Having a healthy family can be one of your biggest support systems throughout your life. When your family system is functioning correctly, you offer each other support in the hard times and celebrate the good times together.
However, when your family system isn’t functioning well, it may mean that you’re not doing much supporting or celebrating each other. This is often a sign that your family might benefit from some family counseling.
Dr. Judy E. Vansiea of Coping Nurse Practitioner in Psychiatry Services explains more about the benefits of family counseling, and how you can tell whether your family needs it.
What is a healthy family?
Healthy families come in all different varieties. It doesn’t matter if your family is made up of the traditional mom, dad, and two kids, grandparents in the same household, or if you have stepchildren or unofficially adopted children living under the same roof. Relationship counseling can benefit every type of relationship.
If your family is healthy, you’re able to discuss even difficult issues without too much drama. You can enjoy each other’s company when you’re together. You have clear boundaries with each other and don’t share things outside the family.
Ultimately, you solve problems together when they arise and communicate well without shouting.
What happens if your family isn’t healthy
If your family isn’t healthy based on the above definition, you’re not the only one. Few families meet the standard of healthy communication. Keep in mind, however, that your family doesn’t have to stay in that zone of unhealthy behaviors.
When your family isn’t healthy, it probably feels like you’re spending a lot of your time stuck in drama. Maybe you have fights with each other over misunderstandings or failure to stick to previously agreed-upon roles.
All of these problems are fixable! You just need to learn how to communicate with each other — which is what counseling can teach you.
What you learn in family counseling
In family counseling, you learn how to communicate in a healthier manner. This includes some of the following skills:
Define everyone’s expected roles
Part of what makes a family work is the sense that you’re all on the same team. But if you’re not sure of each person’s responsibilities, it can lead to a lot of arguing and fighting.
If you come home from work and no one cleaned the kitchen, for example, you may lash out at everyone for their failure to get it cleaned up. But when you have roles clearly defined, you know exactly who didn’t get the kitchen cleaned up, and can deal with that person directly as not having kept their end of the bargain.The key is also setting healthy boundaries in a family so that roles and expectations are aligned.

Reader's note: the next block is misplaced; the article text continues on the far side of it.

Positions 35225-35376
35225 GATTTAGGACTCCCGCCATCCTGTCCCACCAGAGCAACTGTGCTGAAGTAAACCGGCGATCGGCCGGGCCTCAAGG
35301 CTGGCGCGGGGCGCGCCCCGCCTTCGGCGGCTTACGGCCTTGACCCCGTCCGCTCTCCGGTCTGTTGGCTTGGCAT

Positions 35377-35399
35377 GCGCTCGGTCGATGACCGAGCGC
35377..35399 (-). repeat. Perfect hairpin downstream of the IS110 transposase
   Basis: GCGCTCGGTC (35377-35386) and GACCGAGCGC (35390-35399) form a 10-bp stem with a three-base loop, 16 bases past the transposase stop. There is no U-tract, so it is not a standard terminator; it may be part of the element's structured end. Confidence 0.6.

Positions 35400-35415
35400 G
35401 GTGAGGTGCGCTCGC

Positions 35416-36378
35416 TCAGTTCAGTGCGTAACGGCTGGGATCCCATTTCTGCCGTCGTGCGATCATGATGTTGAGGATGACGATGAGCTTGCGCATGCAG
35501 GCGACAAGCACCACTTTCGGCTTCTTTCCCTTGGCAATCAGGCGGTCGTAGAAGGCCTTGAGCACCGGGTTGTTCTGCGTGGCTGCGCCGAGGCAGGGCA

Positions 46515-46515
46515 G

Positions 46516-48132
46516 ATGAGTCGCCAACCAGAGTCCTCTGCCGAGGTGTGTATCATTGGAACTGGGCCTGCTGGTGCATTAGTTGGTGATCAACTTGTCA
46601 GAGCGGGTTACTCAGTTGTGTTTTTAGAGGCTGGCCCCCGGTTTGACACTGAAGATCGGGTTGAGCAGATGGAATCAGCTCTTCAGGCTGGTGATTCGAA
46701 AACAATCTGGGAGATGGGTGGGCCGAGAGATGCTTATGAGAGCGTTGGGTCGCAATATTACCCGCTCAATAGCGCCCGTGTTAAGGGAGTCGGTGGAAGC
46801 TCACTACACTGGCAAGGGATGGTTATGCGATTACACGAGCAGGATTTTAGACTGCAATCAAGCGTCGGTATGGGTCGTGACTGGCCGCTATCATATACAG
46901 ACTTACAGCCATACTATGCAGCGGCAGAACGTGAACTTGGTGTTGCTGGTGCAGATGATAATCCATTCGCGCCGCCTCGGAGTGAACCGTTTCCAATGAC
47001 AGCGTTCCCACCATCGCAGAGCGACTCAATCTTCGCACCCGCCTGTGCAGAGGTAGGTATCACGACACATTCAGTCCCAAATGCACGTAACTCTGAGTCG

How to communicate without arguing
Does it seem like there’s a fight every time your family tries to talk? That doesn’t have to be the case.
You learn which “trigger phrases” to avoid in healthy communication. You also learn how to keep your focus on your own feelings, without having to shift blame to others. You also learn not to enable others in wrong doing too and hold each other accountable for unacceptable behaviors.
Along those lines, you learn how to come to healthy conflict resolutions of difficult issues without yelling or raising your voice and also not ignoring the situations or sweeping them under the carpet. The trick is all in how you use your words to achieve mutually acceptable solutions and understanding how to respectfully agree to disagree.
How to face shared challenges together
Families often face shared challenges together. These situations, like the loss of a parent, family member, prolonged unemployment, or living with a low income, would be difficult for any family. Getting through these situations is challenging but not impossible.
Family counseling can help you learn how to face difficult situations together and ultimately become stronger as a unit once you desire to take the first step to change.
If you know your family could have healthier communications or face challenges together as a team, you may benefit from family counseling. Contact Dr. Vansiea at Coping Nurse Practitioner in Psychiatry Services in Uniondale, New York, or request an appointment online.